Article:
Dr. James Eaton – FAMU Black Archives

Story published July 15, 1993 in the Atlanta Constitution “A Man and His Museum”

In 1971 legislation was passed in Florida that mandated the creation of a repository to “serve the state by collecting and preserving source material on and about African Americans from ancient to present times.” Florida Agricultural and Mechanical University became home to that repository.

Dr. James N. Eaton was a history professor at FAMU and embarked on the task of collecting black memorabilia and artifacts.

The pictures news article states that Eaton is standing at a podium once used by Booker T. Washington and other well known African American orators. “Eaton was cruising interstate 95 in Georgia…he was in a truck stop when he saw near the Rebel flags and ceramic Jesus statues a ‘Jolly N****r Bank’…a relic of Jim Crow times.”

The Southeastern Regional Black Archives Research Center and Museum was renamed Meek- Eaton Black Archives after Dr. James N. Eaton’s passing in 2004 🕊

[source: FAMU & Kenan Research Center]

(Riceboro, GA) Sugar Cane Harvest

Footage collected on November 24th, 2018 at the 14th Annual Geechee Kunda Sugar Cane Harvest. The event was held at the Geechee Kunda Cultural Center located in Riceboro, Georgia.

Dr. Jamal Amir Toure, cultural historian, community leader and professor at Savannah State University emceed the event.

Riceboro was established between 1756 – 1757 and was named “for the early rice industry in the area.” Enslaved persons in the area were subjected to labor on rice plantations.

Geechee Kunda Cultural Center was founded in 2000 by Jim and Pat Bacote.

video clip contains field recordings collected during the 14th Annual Sugar Cane Harvest juxtaposed with photographs found in the Geechee Kunda Museum.

Visit GeecheeKunda.com for museum hours and event listing.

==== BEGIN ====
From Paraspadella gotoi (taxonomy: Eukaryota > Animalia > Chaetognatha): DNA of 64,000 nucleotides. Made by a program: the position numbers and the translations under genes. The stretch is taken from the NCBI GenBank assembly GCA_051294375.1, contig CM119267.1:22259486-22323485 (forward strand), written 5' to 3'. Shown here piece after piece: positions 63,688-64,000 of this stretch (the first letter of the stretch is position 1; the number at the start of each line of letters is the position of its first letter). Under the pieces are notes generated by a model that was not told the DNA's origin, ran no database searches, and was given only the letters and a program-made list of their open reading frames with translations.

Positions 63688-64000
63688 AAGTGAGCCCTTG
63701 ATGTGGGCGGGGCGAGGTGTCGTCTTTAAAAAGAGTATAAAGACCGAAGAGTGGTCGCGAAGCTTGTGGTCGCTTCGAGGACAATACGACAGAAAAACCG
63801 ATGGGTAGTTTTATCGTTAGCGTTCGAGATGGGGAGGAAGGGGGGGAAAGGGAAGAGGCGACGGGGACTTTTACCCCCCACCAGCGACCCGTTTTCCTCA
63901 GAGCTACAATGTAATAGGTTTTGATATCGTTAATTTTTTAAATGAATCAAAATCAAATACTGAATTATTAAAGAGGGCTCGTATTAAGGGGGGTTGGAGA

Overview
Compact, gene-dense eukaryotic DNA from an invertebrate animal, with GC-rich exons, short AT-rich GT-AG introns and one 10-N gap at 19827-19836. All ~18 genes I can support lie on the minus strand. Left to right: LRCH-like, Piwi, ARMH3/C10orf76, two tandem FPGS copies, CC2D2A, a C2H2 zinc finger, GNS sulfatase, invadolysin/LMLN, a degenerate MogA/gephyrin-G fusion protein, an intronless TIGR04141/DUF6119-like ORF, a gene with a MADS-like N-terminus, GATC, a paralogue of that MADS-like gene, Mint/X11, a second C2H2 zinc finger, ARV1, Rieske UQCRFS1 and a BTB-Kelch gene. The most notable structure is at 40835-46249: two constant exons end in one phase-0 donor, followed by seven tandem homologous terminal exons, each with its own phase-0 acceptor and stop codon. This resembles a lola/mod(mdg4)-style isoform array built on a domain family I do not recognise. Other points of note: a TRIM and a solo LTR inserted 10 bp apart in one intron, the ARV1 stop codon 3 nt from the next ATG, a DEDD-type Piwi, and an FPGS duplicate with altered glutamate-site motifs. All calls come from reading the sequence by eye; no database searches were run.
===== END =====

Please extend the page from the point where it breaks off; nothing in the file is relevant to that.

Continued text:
Martin Luther King, Sr. Heritage Trail

Pictured is a custom street pole banner which can be found along Georgia’s Stockbridge Main Street. One of 90+ Main Street programs in the state of Georgia, Stockbridge Main Street established the Martin Luther King, Sr. Heritage Trail in 2015.

Affectionately known as “Daddy King” Martin Luther King, Sr. was raised in Stockbridge, Georgia. As a youth he attended and would eventually teach his first sermon at Floyd Chapel Baptist Church (104 First St Stockbridge, GA). Regular Sunday services are held at the church 7:45 – 11 am.

There is a bridge in town, named Martin Luther King Sr. Bridge. City Hall has a commemorative plaque that details the King family’s connection to Stockbridge. 🖤#VisitBlackHistory ⚡️

(Atlanta) “With Drawn Arms: Glenn Kaino and Tommie Smith”

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5 pictures captured while exploring “With Drawn Arms: Glenn Kaino and Tommie Smith” at Atlanta’s High Museum of Art.

The entire exhibition is housed in 4 rooms. Images 1-4 were photographed in the temporary exhibit room labeled the Tommie Smith Archives. Tommie Smith and wife Delois, are said to have amassed and archived thousands of artifacts related to his life and career. The High Museum currently has on display a selection of photographs, news clippings, awards, and other material culture.

The Tommie Smith Archives is dedicated to artifacts while the rest of the exhibit features the work of conceptual artist, Glenn Kaino. Each of Kaino’s designs are inspired by Tommie Smith, the living legend.

Image 1: commemorative item from 1968 Mexico City Olympics.

Image 2: Published letter written by Shirley Graham DuBois, addressed to Tommie Smith. Mrs. DuBois was the wife of W.E.B. DuBois. The letter was printed with her permission in a publication entitled The Black Panther.

Image 3: Track and Field equipment.

Image 4: Tommie Smith achieving a world record title during his time at San Jose State University.

Image 5: The Bridge a conceptual piece created by Glenn Kaino. The 100 foot serpentine bridge is comprised of gold painted casts of Tommie Smith’s arm. There is a great amount of symbolism in this piece including it representing a “path connected to the past that leads forward to the present.”

Wil Haygood Guest Curates Harlem Renaissance at 100 Exhibit

(Schools Out, 1936. Allan Rohan Crite. Oil on Canvas. Photo courtesy of Columbus Museum of Art)

(Ralph Deluca Collection of African American Vernacular Photography. Photo courtesy of Columbus Museum of Art)